KB Home | Mobility Print Pre-Installation Considerations
There are a number of different considerations which should be made when looking at implementing the PaperCut Mobility Print solution into your environment. By default the installation uses mDNS, which works straight out of the box. If however, your site is more complex, using multiple subnets, then you will need to consider using DNS-SD.
There are a few things that you should ensure you have looked at prior to commencing a DNS-SD configuration on your site. Some of these items are listed and explained briefly below:
1. Who will be using the mobility print solution? It is important to understand who the end clients will be, using the mobility solution. Is it restricted users, staff, internal users, members of the public, etc, and how can we identify them in PaperCut?
Understanding the end users will help you to determine what sort of experience, security and other provisions may be required when providing a complete solution to the customer.
2. What are the “search domains” for your site? When we setup Mobility print, we will need to understand the search domains required. If using DNS-SD each search domain to be used will require DNS entries to allow the printers to be discovered. A search domain is the domain in which the client’s’ device exists. For example, a University may have several different search domains in the form of:
3. Do you have any firewalls or VLANs on the network, and what are they in place for? Firewalls and VLANs are used to restrict and control the flow of traffic on a network. Ports will be required to be opened on Firewalls and VLANs to allow end users to be able to communicate with the DNS and Mobility Print servers. Therefore, it is important to understand if a site has Firewalls or VLANs in place and what restrictions have been imposed to limit or allow communications. This may determine where a mobility print server can be installed on a network.
For example, a site where the printers are in their own VLAN with a Firewall implemented between the backend servers and the rest of the network. Access has been allowed for all VLANs to connect to the Printer VLAN, but this is the only VLAN in which all other VLANs could connect.
Ports to the servers via the Firewall has been severely restricted, allowing limited access. Therefore, in this scenario the Mobility print server would need to be installed into the Printer VLAN, as if it was stored in the server VLAN, users would be unable to access it.
Further information on System Requirements, including network ports can be found here:
4. Are there multiple subnets and do you wish to limit printer access? Often with larger networks, multiple subnets have been configured to help with the management and flow of network communication. It is important to understand what subnets are being used, as these are required for DNS entries and can allow printer subnet filtering to be implemented. If you are not aware of the subnets configured and do not put reverse DNS lookups in all required subnets, then it is possible that iOS devices will be unable to locate printers. Subnet filtering can allow you to limit the printers displayed to users in a subnet. See more information here: (https://www.papercut.com/products/ng/mobility-print/manual/how-to-setup/step-2-configuration/advanced-configuration/restrict-printer-access-per-subnet/)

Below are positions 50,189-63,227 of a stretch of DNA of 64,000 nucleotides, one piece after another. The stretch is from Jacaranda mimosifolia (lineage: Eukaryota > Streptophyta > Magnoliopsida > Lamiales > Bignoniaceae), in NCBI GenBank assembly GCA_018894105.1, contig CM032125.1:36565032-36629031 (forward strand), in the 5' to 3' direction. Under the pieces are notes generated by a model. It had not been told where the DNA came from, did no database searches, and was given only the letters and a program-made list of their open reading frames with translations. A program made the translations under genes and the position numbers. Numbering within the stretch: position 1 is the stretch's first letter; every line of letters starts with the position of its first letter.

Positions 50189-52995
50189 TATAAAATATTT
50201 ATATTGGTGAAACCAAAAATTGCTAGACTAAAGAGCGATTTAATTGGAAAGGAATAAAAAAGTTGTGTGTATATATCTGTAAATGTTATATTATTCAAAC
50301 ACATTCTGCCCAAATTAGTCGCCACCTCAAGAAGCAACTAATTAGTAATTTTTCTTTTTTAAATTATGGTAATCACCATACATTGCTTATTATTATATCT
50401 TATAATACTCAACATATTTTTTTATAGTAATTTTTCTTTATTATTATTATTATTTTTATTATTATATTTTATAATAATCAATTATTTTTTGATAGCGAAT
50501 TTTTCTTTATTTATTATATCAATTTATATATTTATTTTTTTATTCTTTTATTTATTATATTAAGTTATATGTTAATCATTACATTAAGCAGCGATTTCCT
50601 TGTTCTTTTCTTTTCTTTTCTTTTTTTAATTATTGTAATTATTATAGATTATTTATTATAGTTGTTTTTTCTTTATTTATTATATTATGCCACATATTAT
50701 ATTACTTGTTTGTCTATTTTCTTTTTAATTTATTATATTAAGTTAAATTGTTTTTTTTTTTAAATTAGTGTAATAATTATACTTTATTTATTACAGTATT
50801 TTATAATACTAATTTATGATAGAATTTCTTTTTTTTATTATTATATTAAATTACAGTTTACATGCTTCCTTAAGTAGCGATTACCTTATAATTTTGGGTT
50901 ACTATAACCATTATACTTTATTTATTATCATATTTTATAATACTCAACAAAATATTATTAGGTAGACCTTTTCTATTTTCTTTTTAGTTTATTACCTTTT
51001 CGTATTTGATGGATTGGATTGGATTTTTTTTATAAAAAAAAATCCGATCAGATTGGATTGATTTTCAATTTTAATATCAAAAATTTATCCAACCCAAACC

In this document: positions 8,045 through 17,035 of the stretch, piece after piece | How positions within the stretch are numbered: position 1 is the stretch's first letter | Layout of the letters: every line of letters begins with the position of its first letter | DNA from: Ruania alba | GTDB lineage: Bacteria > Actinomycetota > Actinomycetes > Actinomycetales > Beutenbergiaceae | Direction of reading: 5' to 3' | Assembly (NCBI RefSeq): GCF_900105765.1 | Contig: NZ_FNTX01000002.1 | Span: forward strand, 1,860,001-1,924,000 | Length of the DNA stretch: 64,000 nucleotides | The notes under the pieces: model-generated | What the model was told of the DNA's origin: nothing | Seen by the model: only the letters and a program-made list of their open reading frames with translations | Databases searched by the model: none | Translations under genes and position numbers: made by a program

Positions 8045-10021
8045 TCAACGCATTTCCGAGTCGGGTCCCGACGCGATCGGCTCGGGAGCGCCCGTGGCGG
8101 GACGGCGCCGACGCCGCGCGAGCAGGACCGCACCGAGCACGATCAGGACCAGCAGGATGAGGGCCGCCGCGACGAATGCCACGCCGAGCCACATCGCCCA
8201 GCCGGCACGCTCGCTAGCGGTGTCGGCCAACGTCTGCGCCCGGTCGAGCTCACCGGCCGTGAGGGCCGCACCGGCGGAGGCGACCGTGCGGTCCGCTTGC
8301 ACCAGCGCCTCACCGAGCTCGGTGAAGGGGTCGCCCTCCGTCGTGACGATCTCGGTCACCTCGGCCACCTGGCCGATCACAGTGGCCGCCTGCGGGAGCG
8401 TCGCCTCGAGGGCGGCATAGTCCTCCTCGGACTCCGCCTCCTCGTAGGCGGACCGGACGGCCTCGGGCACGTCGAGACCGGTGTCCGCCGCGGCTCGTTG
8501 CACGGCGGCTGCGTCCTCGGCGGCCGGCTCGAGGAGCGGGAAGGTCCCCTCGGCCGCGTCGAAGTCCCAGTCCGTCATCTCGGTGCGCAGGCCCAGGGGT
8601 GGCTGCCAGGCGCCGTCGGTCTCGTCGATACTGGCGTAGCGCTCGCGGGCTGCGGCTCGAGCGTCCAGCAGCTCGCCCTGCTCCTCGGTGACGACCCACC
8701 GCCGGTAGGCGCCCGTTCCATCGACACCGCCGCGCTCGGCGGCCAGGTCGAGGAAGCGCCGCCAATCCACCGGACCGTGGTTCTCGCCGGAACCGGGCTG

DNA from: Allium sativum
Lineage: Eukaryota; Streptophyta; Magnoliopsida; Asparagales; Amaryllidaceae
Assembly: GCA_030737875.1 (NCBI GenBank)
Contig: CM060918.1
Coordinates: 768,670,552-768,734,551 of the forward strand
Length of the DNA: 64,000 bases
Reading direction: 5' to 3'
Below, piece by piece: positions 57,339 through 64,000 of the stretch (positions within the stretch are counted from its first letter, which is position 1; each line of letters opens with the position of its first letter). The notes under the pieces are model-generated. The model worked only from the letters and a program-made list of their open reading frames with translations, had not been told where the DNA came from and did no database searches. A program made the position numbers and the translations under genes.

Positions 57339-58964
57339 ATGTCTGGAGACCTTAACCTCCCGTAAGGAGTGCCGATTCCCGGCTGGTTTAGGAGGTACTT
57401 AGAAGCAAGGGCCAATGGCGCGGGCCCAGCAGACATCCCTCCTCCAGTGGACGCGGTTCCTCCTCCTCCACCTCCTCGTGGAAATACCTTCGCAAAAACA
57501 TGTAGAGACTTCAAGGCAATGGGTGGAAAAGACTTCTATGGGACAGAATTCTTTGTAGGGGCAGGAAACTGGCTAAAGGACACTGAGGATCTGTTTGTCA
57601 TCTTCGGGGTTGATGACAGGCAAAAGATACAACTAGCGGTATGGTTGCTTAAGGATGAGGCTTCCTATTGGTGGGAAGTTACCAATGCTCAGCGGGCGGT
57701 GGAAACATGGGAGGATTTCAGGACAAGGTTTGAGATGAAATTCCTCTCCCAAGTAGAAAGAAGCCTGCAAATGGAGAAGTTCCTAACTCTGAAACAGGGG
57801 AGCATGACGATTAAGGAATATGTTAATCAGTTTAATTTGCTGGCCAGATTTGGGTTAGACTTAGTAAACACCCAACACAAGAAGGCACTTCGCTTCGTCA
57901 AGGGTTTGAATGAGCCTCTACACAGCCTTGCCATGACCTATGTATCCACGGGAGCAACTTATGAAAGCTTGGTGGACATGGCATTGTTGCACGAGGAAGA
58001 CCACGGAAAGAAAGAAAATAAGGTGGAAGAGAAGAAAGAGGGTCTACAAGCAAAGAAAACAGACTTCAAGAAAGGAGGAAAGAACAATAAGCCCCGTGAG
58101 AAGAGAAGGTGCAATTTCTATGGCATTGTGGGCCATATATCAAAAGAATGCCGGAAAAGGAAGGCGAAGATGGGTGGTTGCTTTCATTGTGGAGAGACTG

5. How will clients connect to the network? You may find that depending on the complexity of a site there may be multiple methods that are required for end users to connect and use the Mobility print service. Ensure that you have mapped out all the different scenarios on paper and received confirmation from the networking / server teams that you have identified and addressed all potential end user’s requirements.
This can help to solidify your options by ensuring that you have captured the needs, complexity and understanding of the proposed implementation.
6. Is it a NAT environment? Mobility print helps to solve the issue of clients behind NAT devices. Traditionally PaperCut would be unable to request an unauthenticated user for their credentials if they operated behind a NAT (as we would only see the NAT advertised IP address, not the actual client IP address). With Mobility Print we can overcome this issue, as authentication is conducted at the time of the print job. NAT environments can be very complex, as further networking rules may be required in these environments to allow communications.
We have some specific information around configuring a server behind a NAT here:
7. What are the Wi Fi configuration settings? Obtaining the details of the Wi Fi network settings upfront will aid in the understanding of the traffic flow. This will help to determine the best implementation plan to devise prior to installation. It is important to fully understand the Wi Fi configuration, as you need to ensure that clients connecting to the Wi Fi network will be able to resolve against the onsite DNS servers and have access to the VLAN in which the mobility print server is installed.
8. What DNS servers do the client devices use? If you are using DNS-SD it is important to ensure that the end clients will be directed to the DNS servers, where the Mobility Print DNS entries are located. If they are directed to use a different DNS service (such as google), then the mobility print server will be uncontactable, resulting in a failure to find the printers.
9. Who is responsible for printers/network/firewalls/DNS within the I.T Department? It is essential that you have the correct contacts within the company. In many larger companies, there are several different teams working within the I.T. Department. Ensure you have the correct staff contacts prior to starting an implementation. The last thing you need is to start to implement the solution, only to find out that the guy who can open the Firewall ports is currently on leave.